I was late (tsk, tsk); of course, I couldn’t get the number right. I finally dialed in and was about to start speaking when I accidentally hung up.
Or so I thought.
I naturally let out a choice expletive. Then I heard my coworker say, “Jen?”
I went silent out of pure terror. Then I did hang up. I called back with a “Sorry about that, my phone disconnected.” I pretended all was well.
Did I handle it well? No.
Was I honest? No.
Did we end up having a great call? Yes!
I have since learned to pause first when something goes wrong. Diagnose. Then react (hopefully offline 😉).
What’s the smallest hill you are willing to die on?
Being thoughtful of others is a big hill for me. Sometimes, I think we’ve forgotten how to be kind to others.
When I was younger, I used to fret about a lot of little things, my little hills. I didn’t quite understand that sometimes, not doing something that is expected or kind can be driven by how crazy life can be.
I’ve learned to skip over a lot of those little bumps as I’ve continued to experience life and use them as reminders of actions I can’t forget to take or consider for others.
However, there are still some things that I get tripped up on every time. Chewing with your mouth open is one of them. There is something about the sound and seeing what is happening to the food that gives me the “somebody save me!” feeling.
Of course, there are exceptions: a stuffy nose, medical reasons, a nose job, a plugged nose to reduce the taste, and so on.
What is the biggest challenge when it comes to email marketing, and how would you recommend businesses overcome that?
Moving forward, I feel like data will be the biggest one. And not enough of the right data. Email is hard. It can be successful with little data but also can fail miserably. I’ve seen the most success when you have the right data to tell you about your customers.
Big companies often have a lot of data, but it isn’t always in the hands that need it. Giving appropriate access to teams so they can optimize their work will be helpful.
However, there are a lot of marketers out there who do not have any data at all other than what is in campaign reports. For them, looking at ways of gaining first-party data is what I would have them focus on.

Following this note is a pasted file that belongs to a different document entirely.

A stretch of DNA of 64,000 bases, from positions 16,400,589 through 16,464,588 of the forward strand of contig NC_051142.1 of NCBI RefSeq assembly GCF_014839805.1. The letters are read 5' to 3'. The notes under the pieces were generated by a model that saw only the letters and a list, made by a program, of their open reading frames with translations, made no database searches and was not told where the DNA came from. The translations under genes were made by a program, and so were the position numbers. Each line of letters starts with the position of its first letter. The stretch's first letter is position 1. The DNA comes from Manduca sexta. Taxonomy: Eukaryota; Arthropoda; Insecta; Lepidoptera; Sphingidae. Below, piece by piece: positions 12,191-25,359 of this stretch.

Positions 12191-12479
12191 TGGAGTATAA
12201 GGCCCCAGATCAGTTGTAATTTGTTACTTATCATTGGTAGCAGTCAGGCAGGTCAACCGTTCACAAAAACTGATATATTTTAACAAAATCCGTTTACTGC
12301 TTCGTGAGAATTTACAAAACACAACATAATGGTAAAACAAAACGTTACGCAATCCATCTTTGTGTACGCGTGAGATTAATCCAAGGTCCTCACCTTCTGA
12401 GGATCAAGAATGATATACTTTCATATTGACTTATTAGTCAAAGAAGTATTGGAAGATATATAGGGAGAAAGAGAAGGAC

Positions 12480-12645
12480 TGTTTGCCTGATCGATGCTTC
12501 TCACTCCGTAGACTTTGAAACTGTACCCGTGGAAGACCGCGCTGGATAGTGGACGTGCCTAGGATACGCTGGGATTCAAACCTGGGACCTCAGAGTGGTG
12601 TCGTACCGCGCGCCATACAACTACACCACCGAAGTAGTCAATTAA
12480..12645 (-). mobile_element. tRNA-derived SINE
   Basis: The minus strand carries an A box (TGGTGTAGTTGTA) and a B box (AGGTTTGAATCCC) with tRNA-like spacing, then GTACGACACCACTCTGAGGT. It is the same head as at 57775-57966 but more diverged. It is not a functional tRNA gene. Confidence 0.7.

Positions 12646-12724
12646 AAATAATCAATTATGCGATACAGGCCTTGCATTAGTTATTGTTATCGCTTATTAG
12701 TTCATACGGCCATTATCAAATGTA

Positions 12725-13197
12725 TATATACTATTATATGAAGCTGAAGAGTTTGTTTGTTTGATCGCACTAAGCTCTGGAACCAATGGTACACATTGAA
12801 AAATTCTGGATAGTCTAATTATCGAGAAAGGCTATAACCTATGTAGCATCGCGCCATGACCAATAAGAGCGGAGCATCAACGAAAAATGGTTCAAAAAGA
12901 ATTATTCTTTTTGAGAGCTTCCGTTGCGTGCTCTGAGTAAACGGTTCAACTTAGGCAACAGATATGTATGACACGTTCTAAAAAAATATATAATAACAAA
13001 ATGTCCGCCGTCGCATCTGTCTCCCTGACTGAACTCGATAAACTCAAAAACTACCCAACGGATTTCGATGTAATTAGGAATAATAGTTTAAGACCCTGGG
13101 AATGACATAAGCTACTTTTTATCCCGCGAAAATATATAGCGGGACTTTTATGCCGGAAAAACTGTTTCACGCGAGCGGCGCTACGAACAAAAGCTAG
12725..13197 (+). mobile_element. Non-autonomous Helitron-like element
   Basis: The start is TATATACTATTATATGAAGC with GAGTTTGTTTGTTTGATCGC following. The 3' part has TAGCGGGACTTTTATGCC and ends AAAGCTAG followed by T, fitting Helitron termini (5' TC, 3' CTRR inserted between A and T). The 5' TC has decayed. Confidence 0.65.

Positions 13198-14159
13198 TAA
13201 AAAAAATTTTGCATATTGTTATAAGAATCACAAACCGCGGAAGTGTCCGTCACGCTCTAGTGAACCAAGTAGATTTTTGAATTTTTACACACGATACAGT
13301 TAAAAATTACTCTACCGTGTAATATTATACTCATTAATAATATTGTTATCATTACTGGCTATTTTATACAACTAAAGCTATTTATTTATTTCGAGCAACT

This not only helps make relevant decisions for customers but creates less reliance on campaign metrics to determine success, especially as campaign metrics will continue to be less and less “accurate.”
How would you explain DMARC to your grandparents, friends, or relatives?
If I were to try to explain this to my kid, I might start by handing them an apple from our most recent apple-picking adventure and tell them it’s an apple. I would ask them to look at all the aspects of it that indicate what it is (look, feel, taste, the tree it was picked from, etc.).
Then, I would slap a label on it and call it a kiwi.
None of the inputs they are getting match that written label. So, hopefully, my kid will laugh and say, “NO! It’s an apple.”
From there, it’s up to the kiwis (I’m now imagining a bunch of them personified and standing on my table, hands on hips, shaking their heads) to decide what to do with the apple: toss it, put it in another bowl, let my kid decide, or eat it!
DMARC stops the apples from pretending to be kiwis.
Get started with DMARC
While Jennifer’s explanation of apples and kiwis makes DMARC easy to understand, getting to enforcement can be a separate challenge.
Thankfully, Valimail makes it easier to implement. We help you take the first step and get access to your domain’s senders.
To see who’s using your domain and sending emails on your behalf, you can set up a free account on Valimail Monitor. You’ll see the list of named providers rather than a list of IP addresses.
If you’d like to share your thoughts with us or nominate a leader in the email space to be featured, don’t hesitate to reach out to firstname.lastname@example.org!